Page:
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Bristol Feb 23rd 1859
45 St Michaels' Hill

Dear Sam,

I feel that a letter is due to you from me. When I was last in Caerleon, I felt sure that your offer of heart and hand to me was not in jest, but in sober earnestness, and as such ventured to regard it, unable to decide for myself I have had counsel from my father who while advising me in a manner entirely disinterested and kind, yet set the matter before me in such a light that, (not without prayer on this subject) has I think, fully shown me, that it would be more honourable, kind, and best for you, as also for myself, to say that we cannot be more to each other than sincere friends; there is, as you have justly observed such a wide difference in our ages, and it is, also my present intention to remain single at least for the present, as I consider the responsibilities connected with marriage life to be very weighty. I would not willingly hurt your feelings or in any way vex you (as you have always acted honourably by me) but do most conscientiously say I believe this decision is right in the sight of God, as well as best for you and for myself, and I also believe upon reflection and prayer you will think so too.

I have not thus decided because I thought you not good enough, or worthy, for all this I believe you are, as also a kind son, and brother, and therefore pretty sure to make a kind husband, neither is it thro any unfair influence, for to such, or to any whispers, I have not listened for a moment since you proposed making me your wife, but it is the calm deliberate opinion, found upon sober reflection on the points set before me, by those who would act disinterestedly in the matter.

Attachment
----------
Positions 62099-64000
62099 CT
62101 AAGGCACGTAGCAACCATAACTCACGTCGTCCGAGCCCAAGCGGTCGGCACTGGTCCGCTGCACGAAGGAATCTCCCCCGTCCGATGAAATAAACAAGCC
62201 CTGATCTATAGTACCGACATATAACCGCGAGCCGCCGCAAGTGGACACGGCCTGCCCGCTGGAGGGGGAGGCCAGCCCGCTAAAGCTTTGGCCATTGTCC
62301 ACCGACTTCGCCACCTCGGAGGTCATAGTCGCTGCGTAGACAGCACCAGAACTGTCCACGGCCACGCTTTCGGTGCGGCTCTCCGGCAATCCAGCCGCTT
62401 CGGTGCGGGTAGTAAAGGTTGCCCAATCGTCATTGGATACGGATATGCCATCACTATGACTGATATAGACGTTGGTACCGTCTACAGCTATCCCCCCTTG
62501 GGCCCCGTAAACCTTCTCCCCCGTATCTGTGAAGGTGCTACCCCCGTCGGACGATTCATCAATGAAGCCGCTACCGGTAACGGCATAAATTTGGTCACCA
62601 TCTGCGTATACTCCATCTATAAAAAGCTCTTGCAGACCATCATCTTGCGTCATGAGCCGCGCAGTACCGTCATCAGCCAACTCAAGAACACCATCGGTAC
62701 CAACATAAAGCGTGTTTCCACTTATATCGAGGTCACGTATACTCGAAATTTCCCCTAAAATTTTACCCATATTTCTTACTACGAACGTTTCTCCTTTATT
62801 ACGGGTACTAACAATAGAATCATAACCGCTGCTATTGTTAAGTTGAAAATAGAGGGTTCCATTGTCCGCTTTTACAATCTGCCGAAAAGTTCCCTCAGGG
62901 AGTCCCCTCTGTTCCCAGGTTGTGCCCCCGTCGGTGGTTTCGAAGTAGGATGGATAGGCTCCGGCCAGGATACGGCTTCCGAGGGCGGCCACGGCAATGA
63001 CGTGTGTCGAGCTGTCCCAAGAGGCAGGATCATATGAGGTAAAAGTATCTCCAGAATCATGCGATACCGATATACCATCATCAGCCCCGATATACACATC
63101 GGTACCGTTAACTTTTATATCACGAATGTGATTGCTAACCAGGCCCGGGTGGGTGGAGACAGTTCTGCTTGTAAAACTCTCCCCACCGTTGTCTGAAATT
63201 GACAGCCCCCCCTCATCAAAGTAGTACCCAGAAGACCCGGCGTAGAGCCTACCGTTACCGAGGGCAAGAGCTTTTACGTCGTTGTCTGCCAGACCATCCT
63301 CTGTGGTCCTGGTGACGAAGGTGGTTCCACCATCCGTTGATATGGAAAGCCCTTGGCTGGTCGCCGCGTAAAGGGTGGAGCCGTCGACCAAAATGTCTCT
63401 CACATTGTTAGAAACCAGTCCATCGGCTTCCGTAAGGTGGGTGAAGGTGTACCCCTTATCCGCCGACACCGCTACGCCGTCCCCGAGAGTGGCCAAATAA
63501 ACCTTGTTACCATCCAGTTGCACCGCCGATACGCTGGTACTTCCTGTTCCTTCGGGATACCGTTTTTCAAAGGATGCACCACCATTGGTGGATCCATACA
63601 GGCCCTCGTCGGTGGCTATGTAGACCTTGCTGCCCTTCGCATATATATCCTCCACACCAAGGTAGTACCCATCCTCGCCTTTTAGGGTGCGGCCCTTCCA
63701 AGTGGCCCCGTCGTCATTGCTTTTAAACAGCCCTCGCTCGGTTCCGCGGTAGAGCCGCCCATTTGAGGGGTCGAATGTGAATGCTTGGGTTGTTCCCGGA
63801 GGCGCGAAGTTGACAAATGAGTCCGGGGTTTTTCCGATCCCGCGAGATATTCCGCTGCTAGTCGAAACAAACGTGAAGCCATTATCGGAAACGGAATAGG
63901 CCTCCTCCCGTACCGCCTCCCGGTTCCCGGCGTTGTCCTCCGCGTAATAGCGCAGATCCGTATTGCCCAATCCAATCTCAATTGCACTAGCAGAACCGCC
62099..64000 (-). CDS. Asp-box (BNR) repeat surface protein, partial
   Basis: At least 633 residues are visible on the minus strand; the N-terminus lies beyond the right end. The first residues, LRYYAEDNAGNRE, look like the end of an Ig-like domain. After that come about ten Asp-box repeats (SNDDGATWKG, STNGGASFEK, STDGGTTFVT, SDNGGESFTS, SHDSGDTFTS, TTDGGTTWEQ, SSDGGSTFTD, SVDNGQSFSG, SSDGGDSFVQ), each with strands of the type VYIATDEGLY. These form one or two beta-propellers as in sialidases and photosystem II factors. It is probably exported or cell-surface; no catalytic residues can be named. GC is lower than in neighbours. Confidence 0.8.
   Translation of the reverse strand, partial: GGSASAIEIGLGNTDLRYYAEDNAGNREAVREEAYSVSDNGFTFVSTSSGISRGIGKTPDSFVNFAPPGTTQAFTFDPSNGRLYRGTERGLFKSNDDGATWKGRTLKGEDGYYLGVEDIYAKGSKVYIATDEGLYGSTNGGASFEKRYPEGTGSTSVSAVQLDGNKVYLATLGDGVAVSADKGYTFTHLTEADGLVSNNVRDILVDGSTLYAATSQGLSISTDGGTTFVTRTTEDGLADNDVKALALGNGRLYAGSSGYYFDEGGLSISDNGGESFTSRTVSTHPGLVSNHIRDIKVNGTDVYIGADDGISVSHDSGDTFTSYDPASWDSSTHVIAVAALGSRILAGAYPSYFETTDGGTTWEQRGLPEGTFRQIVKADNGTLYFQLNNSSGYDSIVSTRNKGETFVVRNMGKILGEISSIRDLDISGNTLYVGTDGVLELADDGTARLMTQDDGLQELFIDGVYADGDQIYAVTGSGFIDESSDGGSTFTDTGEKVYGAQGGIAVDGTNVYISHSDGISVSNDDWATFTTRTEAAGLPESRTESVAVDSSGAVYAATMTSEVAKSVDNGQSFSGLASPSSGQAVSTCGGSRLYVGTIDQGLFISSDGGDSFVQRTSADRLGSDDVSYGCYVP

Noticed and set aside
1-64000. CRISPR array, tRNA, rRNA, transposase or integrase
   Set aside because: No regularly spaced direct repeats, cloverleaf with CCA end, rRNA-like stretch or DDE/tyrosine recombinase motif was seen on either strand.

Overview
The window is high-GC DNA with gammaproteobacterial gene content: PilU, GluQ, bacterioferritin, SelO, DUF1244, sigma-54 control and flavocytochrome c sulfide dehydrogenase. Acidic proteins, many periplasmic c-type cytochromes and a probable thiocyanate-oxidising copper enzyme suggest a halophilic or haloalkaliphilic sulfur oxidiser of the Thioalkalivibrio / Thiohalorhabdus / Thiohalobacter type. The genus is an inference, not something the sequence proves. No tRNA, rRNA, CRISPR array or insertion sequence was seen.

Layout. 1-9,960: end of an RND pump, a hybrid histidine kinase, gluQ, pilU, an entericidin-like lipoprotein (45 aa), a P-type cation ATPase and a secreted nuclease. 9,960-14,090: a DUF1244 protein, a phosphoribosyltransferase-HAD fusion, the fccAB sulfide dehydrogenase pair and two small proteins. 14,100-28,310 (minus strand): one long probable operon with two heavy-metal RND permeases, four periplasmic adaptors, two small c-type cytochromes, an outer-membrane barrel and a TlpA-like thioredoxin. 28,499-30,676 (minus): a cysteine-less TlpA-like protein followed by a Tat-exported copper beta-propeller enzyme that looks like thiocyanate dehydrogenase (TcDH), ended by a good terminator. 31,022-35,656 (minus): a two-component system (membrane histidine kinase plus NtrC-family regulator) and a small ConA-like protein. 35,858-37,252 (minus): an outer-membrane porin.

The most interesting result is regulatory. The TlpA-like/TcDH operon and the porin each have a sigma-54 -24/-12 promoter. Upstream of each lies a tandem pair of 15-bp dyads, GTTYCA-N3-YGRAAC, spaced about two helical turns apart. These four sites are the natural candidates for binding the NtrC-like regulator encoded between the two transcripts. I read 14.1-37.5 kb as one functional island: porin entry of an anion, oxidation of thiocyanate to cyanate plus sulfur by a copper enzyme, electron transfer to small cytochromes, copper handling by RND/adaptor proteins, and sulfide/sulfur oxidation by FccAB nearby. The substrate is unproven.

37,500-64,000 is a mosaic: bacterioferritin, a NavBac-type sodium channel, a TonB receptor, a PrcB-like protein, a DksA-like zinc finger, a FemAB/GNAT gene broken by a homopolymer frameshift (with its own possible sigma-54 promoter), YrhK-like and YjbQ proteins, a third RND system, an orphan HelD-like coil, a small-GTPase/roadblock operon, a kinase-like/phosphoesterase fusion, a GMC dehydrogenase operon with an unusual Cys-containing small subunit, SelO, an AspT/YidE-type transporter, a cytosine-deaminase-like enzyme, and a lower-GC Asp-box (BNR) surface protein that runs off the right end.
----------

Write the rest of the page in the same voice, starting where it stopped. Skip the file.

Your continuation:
It is Kitty's earnest wish that tho' I cannot come to be in reality her sister, I would come and live in Caerleon as one, as she says you would all be so much happier with one more, and in every sense of the word, she believes things would go on more comfortably, this I therefore believe I shall do if you can arrange to your satisfaction, thus I feel sure I shall be more real good and comfort to your mother, her and yourself.

Do not think Kitty has influenced me to decide against our union, on the contrary she urged it, tho' now from the considerations brought before her, she cannot help viewing matters as I do, as also does your mother, I believe. For Kitty I can speak with certainty, that her only desire in the matter is to make house, and all in it more happy, and to take more care of her mother, and make her more happy in her declining years. My affection for her, and sincere regard for all, would therefore lead me to do whatever in me lies for this purpose.

I should much like a line from you assuring me that you believe my decision arrived at in all honour and kind feeling, and that henceforth you will meet me as a true friend and as such only. Wishing you every blessing and guidance in all things from above
Believe me,
Yours most sincerely
Mary Ann Willey

P.S. I need not ask you to destroy this, I feel sure you will do so, as it would not be pleasant for either you or myself that any one else should read it, I cannot help remembering that there is one in your house, ever ready to calumniate and speak falsely respecting me.

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